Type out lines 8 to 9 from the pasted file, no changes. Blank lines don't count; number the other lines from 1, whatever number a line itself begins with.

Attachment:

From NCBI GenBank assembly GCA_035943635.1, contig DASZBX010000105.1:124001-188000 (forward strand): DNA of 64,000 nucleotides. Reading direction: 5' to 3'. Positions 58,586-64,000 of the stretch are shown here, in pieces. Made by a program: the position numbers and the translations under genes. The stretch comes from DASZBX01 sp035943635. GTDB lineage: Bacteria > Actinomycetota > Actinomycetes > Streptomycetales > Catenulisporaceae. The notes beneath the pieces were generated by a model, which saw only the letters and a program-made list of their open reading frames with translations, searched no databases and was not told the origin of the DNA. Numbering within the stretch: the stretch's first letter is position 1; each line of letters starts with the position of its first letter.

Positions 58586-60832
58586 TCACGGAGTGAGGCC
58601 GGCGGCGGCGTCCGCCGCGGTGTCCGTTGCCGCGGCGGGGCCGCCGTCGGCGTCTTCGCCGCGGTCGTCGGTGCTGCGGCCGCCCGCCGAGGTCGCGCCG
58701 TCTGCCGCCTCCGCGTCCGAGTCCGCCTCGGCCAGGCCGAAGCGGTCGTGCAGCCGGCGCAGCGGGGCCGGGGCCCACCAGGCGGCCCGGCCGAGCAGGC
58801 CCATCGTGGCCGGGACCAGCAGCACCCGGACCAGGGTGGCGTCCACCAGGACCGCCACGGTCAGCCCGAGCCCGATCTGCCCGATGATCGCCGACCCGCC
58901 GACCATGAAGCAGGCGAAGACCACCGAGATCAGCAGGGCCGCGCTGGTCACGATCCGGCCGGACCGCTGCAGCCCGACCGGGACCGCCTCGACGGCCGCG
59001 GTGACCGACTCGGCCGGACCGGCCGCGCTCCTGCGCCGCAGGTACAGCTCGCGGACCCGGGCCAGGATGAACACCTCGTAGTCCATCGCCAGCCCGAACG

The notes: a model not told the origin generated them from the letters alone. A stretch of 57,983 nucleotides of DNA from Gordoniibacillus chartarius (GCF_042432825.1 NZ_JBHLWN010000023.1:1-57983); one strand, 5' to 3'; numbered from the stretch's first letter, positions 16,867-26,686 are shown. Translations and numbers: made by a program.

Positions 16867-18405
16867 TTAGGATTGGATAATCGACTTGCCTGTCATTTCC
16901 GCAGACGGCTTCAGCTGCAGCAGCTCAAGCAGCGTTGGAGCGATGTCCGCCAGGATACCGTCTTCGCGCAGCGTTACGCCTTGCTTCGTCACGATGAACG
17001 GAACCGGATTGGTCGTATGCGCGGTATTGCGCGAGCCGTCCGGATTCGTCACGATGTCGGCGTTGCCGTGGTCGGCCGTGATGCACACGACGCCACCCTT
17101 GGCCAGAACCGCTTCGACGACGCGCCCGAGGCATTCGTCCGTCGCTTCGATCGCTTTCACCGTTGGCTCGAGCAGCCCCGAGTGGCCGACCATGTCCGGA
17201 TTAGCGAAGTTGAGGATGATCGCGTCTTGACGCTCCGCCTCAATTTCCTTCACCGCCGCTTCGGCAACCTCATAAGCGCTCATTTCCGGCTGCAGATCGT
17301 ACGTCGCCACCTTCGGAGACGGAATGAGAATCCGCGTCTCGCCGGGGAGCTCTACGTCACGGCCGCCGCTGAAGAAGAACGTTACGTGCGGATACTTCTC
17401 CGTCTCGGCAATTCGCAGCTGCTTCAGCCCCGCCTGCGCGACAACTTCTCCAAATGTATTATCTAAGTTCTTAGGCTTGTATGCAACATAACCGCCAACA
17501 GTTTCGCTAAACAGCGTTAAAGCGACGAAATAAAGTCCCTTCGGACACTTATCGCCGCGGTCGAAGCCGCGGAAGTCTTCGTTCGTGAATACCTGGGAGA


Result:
59001 GTGACCGACTCGGCCGGACCGGCCGCGCTCCTGCGCCGCAGGTACAGCTCGCGGACCCGGGCCAGGATGAACACCTCGTAGTCCATCGCCAGCCCGAACG

The notes: a model not told the origin generated them from the letters alone. A stretch of 57,983 nucleotides of DNA from Gordoniibacillus chartarius (GCF_042432825.1 NZ_JBHLWN010000023.1:1-57983); one strand, 5' to 3'; numbered from the stretch's first letter, positions 16,867-26,686 are shown. Translations and numbers: made by a program.